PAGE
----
FIG. 5 shows a heat collector having multiple channels 26 for connecting multiple heat pipes to multiple dissipators in applications which require a high heat transfer. Conversely, discrete heat collectors having single channels may be connected to a single heat dissipator 18 by discrete heat pipes 16, as shown in FIG. 6.

FIGS. 7A and 7B show a mounting plate 40 which is substantially identical to the mounting plate in FIGS. 4A and 4B, and may likewise be either molded plastic or stamped and formed metal. Here a pin fin type heat sink 56 is provided with flanges 57 for retention by the retaining tabs 42 of the mounting plate. The heat sink 56 may be manufactured by extruding to form parallel fins, then gang sawing transversely to the fins to form fins 50, as described in U.S. Pat. No. 4,884,331.

FIGS. 8A and 8B show an embodiment similar to that of FIGS. 7A and 7B, wherein the retaining tabs 45 are provided with comb-like spring teeth 46 which fit between columns of pins 58. Where both parts are made of metal, this arrangement can improve thermal contact without solder, whereby one or both of the parts may be aluminum.

FIG. 9 shows an embodiment wherein the mounting plate 40 is formed with upwardly extending retaining tabs 47 which are attached to the heat collector by rivets 48 fitted through holes (not visible) and wedged between pins 58.

FIG. 10 shows an embodiment wherein upwardly extending tabs 48 engage against detents 59 formed on outside rows of pins 58, thereby retaining the heat sink 50 to the mounting plate 40 in a snap-fit.

FIG. 11 shows a pin fin type heat sink 56 having flanges 57 (FIG. 6A) which are held against the underside of a stamped retaining plate 40 which does not have formed tabs. Here the bottom of the heat sink is not flush with the bottom of the mounting plate 40, whereby the mounting plate 40 will be spaced from the PCB when mounted.

Note that other described embodiments having retaining tabs 45 may be designed so the bottom of the heat sink is recessed in the mounting plate, whereby the mounting plate may be mounted flushly against the PCB while a CPU upstanding from the PCB is flush against the bottom of the heat sink.

Thus, while there have shown and described and pointed out fundamental novel features of the invention as applied to a preferred embodiment thereof, it will be understood that various omissions and substitutions and changes in the form and details of the devices illustrated, and in their operation, may be made by those skilled in the art without departing from the spirit of the invention. For example, it is expressly intended that all combinations of those elements and/or method steps which perform substantially the same function in substantially the same way to achieve the same results are within the scope of the invention. Moreover, it should be recognized that structures and/or elements and/or method steps shown and/or described in connection with any disclosed form or embodiment of the invention may be incorporated in any other disclosed or described or suggested form or embodiment as a general matter of design choice. It is the intention, therefore, to be limited only as indicated by the scope of the claims appended hereto.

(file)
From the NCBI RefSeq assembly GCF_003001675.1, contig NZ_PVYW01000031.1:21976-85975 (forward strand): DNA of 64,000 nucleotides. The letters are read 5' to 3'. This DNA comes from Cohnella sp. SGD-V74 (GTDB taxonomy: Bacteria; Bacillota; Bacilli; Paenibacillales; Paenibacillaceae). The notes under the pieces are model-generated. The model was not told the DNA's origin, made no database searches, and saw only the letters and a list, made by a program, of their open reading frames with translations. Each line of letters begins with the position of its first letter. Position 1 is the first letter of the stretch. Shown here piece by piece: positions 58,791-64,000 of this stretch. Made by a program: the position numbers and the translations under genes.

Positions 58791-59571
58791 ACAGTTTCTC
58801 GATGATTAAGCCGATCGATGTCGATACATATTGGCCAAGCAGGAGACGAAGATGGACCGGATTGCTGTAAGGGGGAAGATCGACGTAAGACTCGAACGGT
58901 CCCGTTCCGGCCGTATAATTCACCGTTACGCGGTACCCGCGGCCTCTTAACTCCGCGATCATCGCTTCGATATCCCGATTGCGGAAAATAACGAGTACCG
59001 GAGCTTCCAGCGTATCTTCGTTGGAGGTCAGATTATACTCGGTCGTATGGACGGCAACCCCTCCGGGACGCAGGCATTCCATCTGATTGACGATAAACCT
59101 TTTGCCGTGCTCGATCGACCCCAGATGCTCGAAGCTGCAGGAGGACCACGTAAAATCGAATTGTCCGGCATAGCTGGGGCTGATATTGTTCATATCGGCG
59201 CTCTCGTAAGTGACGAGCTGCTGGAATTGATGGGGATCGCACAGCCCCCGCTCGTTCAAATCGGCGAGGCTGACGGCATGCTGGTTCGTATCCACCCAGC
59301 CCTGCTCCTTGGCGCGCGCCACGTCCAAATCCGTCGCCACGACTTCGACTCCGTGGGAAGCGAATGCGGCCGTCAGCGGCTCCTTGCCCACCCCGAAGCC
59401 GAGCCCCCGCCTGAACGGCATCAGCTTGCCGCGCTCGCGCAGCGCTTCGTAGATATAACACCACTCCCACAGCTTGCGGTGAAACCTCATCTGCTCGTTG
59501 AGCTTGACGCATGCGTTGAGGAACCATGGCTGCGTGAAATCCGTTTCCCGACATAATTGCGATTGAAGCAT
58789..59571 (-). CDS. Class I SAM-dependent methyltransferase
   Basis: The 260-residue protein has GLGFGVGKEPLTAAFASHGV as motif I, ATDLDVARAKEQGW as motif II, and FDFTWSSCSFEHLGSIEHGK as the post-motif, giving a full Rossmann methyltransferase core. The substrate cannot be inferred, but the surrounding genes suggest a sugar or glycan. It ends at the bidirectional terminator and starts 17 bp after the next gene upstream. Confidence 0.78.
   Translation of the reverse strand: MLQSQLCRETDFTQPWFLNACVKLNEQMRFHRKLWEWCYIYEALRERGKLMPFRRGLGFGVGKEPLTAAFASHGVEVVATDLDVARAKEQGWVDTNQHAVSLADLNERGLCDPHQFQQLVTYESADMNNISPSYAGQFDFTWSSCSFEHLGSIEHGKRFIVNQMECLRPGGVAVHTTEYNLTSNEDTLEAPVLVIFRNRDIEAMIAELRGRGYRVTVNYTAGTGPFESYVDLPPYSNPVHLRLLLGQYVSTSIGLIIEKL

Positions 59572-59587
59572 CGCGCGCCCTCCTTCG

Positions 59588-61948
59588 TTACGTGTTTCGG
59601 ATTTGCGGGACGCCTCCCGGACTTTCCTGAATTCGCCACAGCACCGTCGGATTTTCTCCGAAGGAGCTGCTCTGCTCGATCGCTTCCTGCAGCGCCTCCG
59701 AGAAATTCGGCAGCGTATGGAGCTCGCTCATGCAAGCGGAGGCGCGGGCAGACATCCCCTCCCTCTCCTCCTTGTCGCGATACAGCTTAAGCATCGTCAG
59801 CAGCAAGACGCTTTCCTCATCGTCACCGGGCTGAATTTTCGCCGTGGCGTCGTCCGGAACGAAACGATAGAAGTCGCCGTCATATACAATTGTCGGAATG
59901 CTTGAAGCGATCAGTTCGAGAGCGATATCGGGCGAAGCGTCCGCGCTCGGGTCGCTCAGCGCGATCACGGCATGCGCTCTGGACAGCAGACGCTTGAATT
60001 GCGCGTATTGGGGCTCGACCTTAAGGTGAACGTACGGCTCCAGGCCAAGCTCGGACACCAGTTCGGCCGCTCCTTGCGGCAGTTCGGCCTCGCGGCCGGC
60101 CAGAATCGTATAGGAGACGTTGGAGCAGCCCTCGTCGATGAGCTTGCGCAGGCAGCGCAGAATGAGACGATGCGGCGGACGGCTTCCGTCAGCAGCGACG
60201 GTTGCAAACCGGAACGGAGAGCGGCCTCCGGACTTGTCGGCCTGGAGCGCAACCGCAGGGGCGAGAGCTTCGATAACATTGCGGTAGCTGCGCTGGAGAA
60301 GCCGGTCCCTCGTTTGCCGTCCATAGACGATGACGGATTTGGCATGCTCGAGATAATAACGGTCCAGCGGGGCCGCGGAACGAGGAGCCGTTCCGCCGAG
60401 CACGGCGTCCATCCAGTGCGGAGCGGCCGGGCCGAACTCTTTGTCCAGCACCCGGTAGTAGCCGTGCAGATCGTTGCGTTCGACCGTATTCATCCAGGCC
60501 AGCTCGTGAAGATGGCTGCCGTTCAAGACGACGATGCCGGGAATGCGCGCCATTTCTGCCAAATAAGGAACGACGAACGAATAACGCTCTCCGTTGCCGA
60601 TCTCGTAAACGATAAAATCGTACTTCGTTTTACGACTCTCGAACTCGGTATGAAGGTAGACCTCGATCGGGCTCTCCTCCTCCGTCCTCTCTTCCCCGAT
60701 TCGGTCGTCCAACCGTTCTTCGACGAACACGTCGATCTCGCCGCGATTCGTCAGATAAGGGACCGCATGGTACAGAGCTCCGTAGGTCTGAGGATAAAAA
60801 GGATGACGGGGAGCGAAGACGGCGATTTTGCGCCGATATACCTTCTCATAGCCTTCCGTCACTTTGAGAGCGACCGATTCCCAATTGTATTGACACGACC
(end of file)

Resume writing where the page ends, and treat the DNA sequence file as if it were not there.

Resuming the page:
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U.S. Classification165/185, 257/715, 257/E23.105, 361/700, 174/16.3, 257/E23.084, 257/E23.088, 165/104.33, 165/80.4, 361/697
International ClassificationH05K7/20, F25D9/00, F28D15/02, F28F13/00, F25D1/00, H01L23/40, H01L23/367, H01L23/427
Cooperative ClassificationF28D15/0275, H01L2023/4087, F28F13/00, H01L23/4006, H01L2924/0002, H01L23/3677, H01L23/427, H01L2023/405
European ClassificationF28F13/00, H01L23/427, H01L23/367W, H01L23/40B
Legal Events
Apr 8, 2004ASAssignment
Jun 1, 2009REMIMaintenance fee reminder mailed
Nov 22, 2009LAPSLapse for failure to pay maintenance fees
Jan 12, 2010FPExpired due to failure to pay maintenance fee
Effective date: 20091122